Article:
House Republicans Call For Budget To Prevent Discrimination Toward Groups Affirming Marriage Is Between ‘One Man And One Woman’
Rep. Chip Roy, R-Texas, speaks during the House Judiciary Committee markup of the Elder Abuse Protection Act, the Criminal Judicial Administration Act, and other amendments in Rayburn Building on Tuesday, May 18, 2021.
Tom Williams/CQ-Roll Call, Inc via Getty Images

House Republicans sent letters to protect faith-based entities from discrimination in the federal budget due to their views on traditional marriage.

The letter, which was spearheaded by Rep. Chip Roy (R-TX) and sent to multiple House Appropriations Subcommittees, requests that lawmakers add text to the budget that prohibits agencies from taking discriminatory action against people or organizations on the basis of a “sincerely held religious belief, or moral conviction, that marriage is, or should be recognized as, a union of one man and one woman.”

“Without this language, we fear that the federal government will begin to systematically discriminate against religious schools, faith-based organizations, and other non-profits by barring their participation in federal programs, and removing their tax-exempt status, for their views on marriage,” the lawmakers wrote. “The First Amendment is sacred. It secures the right to write, pray, think, speak, and associate as one pleases. These fundamental rights are uncontroversial and must be protected.”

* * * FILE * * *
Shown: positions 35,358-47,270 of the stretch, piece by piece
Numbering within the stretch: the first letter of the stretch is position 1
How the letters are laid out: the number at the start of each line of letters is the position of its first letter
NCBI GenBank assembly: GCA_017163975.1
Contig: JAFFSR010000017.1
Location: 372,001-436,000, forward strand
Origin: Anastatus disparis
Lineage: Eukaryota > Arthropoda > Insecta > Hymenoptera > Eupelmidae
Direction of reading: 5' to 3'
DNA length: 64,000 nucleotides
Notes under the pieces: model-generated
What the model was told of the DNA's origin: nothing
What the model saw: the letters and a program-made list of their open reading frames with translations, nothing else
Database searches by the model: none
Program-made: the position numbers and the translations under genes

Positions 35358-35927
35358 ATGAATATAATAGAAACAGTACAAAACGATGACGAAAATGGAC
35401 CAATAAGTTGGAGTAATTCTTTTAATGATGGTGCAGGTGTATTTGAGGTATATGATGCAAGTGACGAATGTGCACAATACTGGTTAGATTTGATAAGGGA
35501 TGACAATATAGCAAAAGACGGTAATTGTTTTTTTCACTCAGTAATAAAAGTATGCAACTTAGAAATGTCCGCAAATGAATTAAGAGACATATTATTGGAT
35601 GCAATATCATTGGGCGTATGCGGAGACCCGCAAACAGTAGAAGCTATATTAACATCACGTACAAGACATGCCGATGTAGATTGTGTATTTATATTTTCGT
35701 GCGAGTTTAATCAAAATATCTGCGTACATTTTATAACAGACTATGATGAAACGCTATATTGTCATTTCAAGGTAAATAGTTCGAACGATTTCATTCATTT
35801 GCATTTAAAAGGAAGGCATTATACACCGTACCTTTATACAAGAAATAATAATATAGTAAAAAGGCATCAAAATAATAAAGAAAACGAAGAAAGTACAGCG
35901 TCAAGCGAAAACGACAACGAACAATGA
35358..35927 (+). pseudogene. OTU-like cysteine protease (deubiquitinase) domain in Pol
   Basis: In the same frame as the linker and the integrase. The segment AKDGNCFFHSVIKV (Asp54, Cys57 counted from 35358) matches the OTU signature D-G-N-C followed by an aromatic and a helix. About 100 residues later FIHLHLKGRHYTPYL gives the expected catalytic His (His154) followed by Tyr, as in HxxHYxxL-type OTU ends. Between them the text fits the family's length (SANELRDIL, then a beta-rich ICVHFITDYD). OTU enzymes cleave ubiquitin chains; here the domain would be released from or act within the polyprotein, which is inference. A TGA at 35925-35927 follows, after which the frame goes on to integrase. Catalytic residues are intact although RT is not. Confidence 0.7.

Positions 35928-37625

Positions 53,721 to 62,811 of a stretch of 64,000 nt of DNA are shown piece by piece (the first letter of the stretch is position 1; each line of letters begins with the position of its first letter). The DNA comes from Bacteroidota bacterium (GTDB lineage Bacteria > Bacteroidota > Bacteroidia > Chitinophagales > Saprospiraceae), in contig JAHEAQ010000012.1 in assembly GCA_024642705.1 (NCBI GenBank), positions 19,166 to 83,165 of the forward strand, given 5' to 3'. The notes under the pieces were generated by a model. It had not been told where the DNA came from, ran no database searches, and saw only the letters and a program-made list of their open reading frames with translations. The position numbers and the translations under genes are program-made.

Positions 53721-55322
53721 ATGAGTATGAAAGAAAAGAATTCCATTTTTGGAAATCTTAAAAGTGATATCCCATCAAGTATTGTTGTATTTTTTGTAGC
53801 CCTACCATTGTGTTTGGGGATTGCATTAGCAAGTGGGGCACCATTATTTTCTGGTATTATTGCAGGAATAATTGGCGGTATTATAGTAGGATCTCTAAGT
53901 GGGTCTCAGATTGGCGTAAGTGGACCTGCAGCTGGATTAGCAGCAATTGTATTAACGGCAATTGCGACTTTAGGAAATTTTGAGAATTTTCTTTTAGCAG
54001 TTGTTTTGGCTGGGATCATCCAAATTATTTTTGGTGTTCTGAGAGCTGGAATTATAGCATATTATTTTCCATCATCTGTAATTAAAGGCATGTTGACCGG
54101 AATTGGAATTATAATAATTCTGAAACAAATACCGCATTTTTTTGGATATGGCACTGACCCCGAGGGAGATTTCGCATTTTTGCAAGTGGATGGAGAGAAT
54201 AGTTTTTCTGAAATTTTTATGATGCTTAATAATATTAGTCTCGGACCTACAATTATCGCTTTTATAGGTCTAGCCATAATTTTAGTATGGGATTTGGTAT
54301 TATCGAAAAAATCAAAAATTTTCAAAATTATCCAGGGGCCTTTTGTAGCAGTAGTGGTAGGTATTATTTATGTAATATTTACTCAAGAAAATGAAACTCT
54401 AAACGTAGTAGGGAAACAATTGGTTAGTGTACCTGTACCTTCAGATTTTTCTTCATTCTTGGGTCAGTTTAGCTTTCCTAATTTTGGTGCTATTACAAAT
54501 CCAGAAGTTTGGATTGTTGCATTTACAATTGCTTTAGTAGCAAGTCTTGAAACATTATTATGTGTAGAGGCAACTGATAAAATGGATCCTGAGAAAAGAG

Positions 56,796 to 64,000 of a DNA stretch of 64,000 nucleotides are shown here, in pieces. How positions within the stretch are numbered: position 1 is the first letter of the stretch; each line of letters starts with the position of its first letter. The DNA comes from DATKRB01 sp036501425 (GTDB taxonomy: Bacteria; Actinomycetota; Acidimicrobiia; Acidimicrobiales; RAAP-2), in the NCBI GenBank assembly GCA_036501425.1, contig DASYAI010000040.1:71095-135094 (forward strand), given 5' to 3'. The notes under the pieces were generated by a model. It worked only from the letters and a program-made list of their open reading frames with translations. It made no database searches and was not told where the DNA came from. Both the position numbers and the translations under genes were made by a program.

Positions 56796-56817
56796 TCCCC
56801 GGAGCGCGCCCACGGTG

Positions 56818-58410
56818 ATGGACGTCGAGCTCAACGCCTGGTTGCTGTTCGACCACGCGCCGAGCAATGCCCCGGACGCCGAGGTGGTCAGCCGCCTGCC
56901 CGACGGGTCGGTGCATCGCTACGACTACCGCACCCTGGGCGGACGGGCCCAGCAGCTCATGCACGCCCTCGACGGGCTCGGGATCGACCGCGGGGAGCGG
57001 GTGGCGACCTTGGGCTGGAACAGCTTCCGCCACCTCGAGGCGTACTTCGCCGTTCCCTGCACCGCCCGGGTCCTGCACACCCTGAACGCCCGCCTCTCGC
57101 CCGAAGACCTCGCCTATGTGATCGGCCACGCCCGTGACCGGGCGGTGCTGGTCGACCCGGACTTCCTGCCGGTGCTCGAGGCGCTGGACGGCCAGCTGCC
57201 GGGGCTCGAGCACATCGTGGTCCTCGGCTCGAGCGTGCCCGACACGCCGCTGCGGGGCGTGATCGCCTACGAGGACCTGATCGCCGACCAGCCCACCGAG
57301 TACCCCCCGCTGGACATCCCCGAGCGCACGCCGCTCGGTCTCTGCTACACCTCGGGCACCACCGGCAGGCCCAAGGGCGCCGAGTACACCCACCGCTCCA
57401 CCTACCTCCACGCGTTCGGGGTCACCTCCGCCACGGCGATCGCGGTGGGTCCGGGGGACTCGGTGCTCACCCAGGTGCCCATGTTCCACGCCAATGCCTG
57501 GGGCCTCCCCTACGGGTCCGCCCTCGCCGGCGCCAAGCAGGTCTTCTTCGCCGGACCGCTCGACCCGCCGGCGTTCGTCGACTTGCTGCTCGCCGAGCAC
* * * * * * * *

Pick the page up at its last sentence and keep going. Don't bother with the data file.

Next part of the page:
Other signatories of the letter included Rep. Jeff Duncan (R-SC), Rep. Lauren Boebert (R-CO), Rep. Kat Cammack (R-FL), Rep. Jim Banks (R-IN), and Rep. Paul Gosar (R-AZ).

The call for explicit protections for religious liberty in the budget proposal comes after President Joe Biden endorsed the Respect for Marriage Act, which enshrines same-sex marriage protections into federal law in accordance with the Supreme Court’s opinion in Obergefell v. Hodges. Democratic lawmakers recruited 39 Republicans in the House and 10 Republicans in the Senate to support the bill, which was signed into law in December.

The bill also repealed the Defense of Marriage Act, which was signed by President Bill Clinton in 1996 to legally define marriage as between one man and one woman and to permit states not to recognize same-sex unions from other states.

Sen. Mike Lee (R-UT) repeatedly warned that the “religious liberty protections” in the Respect for Marriage Act were “severely anemic and largely illusory.” He voiced concern that religious entities could be exposed to litigation and the loss of nonprofit status under the new law.

Biden nevertheless praised the final passage of the Respect for Marriage Act, saying that “millions of marriages and families” were put at ease by the new law following the Supreme Court’s ruling in Dobbs v. Jackson Women’s Health Organization, which overturned Roe v. Wade and other previous opinions purporting a constitutional right to abortion.


The overall budget proposal offered by the Biden administration, which suggests an increase in government spending from $5.8 trillion to $6.9 trillion, is marked by a number of tax hikes on wealthy individuals and businesses. Households with more than $100 million in wealth would be subjected to a 25% minimum tax, while the top marginal tax rate would be increased to 39.6% from the current 37% rate. Businesses would see an increase in the corporate tax to 28%, which would split the difference between the current 21% rate and the previous 35% rate that was in effect before the Tax Cuts and Jobs Act of 2017.

Members of the House Freedom Caucus, many of whom signed the letter urging explicit protections for religious organizations, have countered the administration’s budget proposal with a framework that would establish topline discretionary spending at the fiscal year 2022 level for one decade and allow for 1% annual growth.

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